Self-Knowledge Is Not Enough To Treat BPD
In AA today, we were talking about the insanity behind substance abuse, a common symptom of borderline personality disorder (BPD). We agreed that self-knowledge is not enough to solve the various addictions we face in life, whether it be alcohol, self-injury or any other self-destructive behavior.
"Orange is not the new black."
Although I've never been in jail, some people in my meeting have. For most of them, that was the wake-up call they needed to realize their addiction. As one said, "(Prison) orange is not the new black." It's not fashionable to have jails, institutions and death as your normal.
I knew I had a problem long before I quit drinking. It was serious enough that I drank myself into the psych ward a number of times. I had episodes in which I drank my grocery money. Finally, the hospital got sick of me showing up drunk and suicidal, and committed me to the state hospital system. I spent four months in the dual diagnosis unit at Richmond State Hospital in Richmond, Indiana. They were the worst four months of my life. That said, it worked--fear of getting sent back to Richmond State kept me sober for three years with no support.
Self-knowledge of my problem was not enough to solve my problem, though, and after three years I relapsed. This binge was not as severe as the last ones--I still had money for food and for the most part I managed to stay out of the hospital. But I finally checked myself in to rehab and sobered up. This time I agreed to go to AA meetings. That was four months ago. I haven't had a drink since.
"No matter how great the necessity or the wish."
The Big Book reads "Many of us felt that we had plenty of character. There was a tremendous urge to cease forever. Yet we found it impossible. This is the baffling feature of alcoholism as we know it--this utter inability to leave it alone, no matter how great the necessity or the wish."
That's addiction in a nutshell. It's not a matter of character or lack thereof. It's not a matter of desire or lack of desire. It's a complete helplessness in the face of the deadly negative coping skill.
Step One is admitting we are powerless over the negative coping skill--be it alcohol, drugs, or self-injury--and that our lives are unmanageable. This is a hard step to make, but it is also the most crucial. Admitting powerlessness and an unmanageable life will fire you up enough to do something about it, which will inspire you to go to any lengths to get relief from it. From there the rest of the steps flow naturally.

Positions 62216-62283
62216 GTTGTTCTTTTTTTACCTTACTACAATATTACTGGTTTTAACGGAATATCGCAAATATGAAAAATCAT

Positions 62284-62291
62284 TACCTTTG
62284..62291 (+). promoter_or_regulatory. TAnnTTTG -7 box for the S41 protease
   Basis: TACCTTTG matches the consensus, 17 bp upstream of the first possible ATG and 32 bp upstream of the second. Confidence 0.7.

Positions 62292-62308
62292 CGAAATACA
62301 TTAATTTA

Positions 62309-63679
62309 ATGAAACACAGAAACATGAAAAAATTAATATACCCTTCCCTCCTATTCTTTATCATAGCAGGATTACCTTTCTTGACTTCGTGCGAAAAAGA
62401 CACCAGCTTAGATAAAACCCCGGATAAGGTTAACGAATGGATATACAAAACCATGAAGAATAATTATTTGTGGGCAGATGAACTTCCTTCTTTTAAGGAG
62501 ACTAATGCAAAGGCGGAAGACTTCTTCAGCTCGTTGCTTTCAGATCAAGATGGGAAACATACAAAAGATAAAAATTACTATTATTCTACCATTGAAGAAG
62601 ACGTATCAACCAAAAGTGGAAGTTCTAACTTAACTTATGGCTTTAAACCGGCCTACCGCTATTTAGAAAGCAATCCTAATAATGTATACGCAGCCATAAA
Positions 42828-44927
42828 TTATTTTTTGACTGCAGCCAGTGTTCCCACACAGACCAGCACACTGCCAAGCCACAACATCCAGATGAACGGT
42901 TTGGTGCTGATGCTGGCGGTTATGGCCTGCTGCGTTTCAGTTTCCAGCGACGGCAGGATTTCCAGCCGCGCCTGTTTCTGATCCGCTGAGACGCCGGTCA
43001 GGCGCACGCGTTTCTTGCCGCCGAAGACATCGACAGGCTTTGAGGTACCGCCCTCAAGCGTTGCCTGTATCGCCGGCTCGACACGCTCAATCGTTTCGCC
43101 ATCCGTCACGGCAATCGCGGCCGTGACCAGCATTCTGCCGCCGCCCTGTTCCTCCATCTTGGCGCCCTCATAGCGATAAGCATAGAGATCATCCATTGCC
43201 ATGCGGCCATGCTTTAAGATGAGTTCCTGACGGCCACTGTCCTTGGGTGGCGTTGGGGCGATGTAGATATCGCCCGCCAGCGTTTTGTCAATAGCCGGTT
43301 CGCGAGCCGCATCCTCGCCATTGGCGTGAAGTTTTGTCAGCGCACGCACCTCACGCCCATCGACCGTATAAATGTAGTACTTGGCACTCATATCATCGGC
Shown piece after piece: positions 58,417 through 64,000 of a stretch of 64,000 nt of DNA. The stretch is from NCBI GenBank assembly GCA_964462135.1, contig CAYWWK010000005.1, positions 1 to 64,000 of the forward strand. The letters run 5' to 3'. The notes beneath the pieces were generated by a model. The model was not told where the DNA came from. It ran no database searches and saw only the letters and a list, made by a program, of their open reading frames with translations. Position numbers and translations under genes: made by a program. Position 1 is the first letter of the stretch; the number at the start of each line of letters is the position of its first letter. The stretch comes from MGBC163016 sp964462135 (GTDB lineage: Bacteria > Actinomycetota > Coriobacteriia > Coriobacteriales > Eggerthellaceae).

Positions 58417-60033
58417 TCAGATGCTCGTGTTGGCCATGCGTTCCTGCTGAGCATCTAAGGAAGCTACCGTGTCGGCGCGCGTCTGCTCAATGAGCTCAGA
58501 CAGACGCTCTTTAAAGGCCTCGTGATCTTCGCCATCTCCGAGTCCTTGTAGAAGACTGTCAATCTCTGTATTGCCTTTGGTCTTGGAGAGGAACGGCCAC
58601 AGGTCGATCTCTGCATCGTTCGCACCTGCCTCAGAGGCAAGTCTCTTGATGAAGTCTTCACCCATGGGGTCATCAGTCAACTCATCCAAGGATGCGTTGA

The hard truth
When it comes to borderline personality disorder, it is vital we realize self-knowledge, even if we acquire it, is not enough to treat the problem. We have to be willing to accept treatment, be it medication with therapy or therapy alone. We have to make an effort.
As the Big Book says, "Half measures availed us nothing." And they don't. A half-hearted effort to get better is understandable--we all know the saying "Better the devil you do know than the one you don't." But it won't work. You have to be dedicated to treatment.
That doesn't mean you'll always feel like you're making progress, but as one of my favorite movie lines says, "Even when you fall on your face you're still moving forward." You have to keep going, even when you feel like it's hopeless. Live every day like it's a reprieve from your illness, and you'll find that these reprieves turn into weeks, months, and eventually years.
Self-knowledge is not enough, but when work is added to it, the result is an abundant life.
Oberg, B. (2013, July 30). Self-Knowledge Is Not Enough To Treat BPD, HealthyPlace. Retrieved on 2020, April 6 from https://www.healthyplace.com/blogs/borderline/2013/07/self-knowledge-is-not-enough
Author: Becky Oberg
am sincerely interested in self awareness because i have started this journey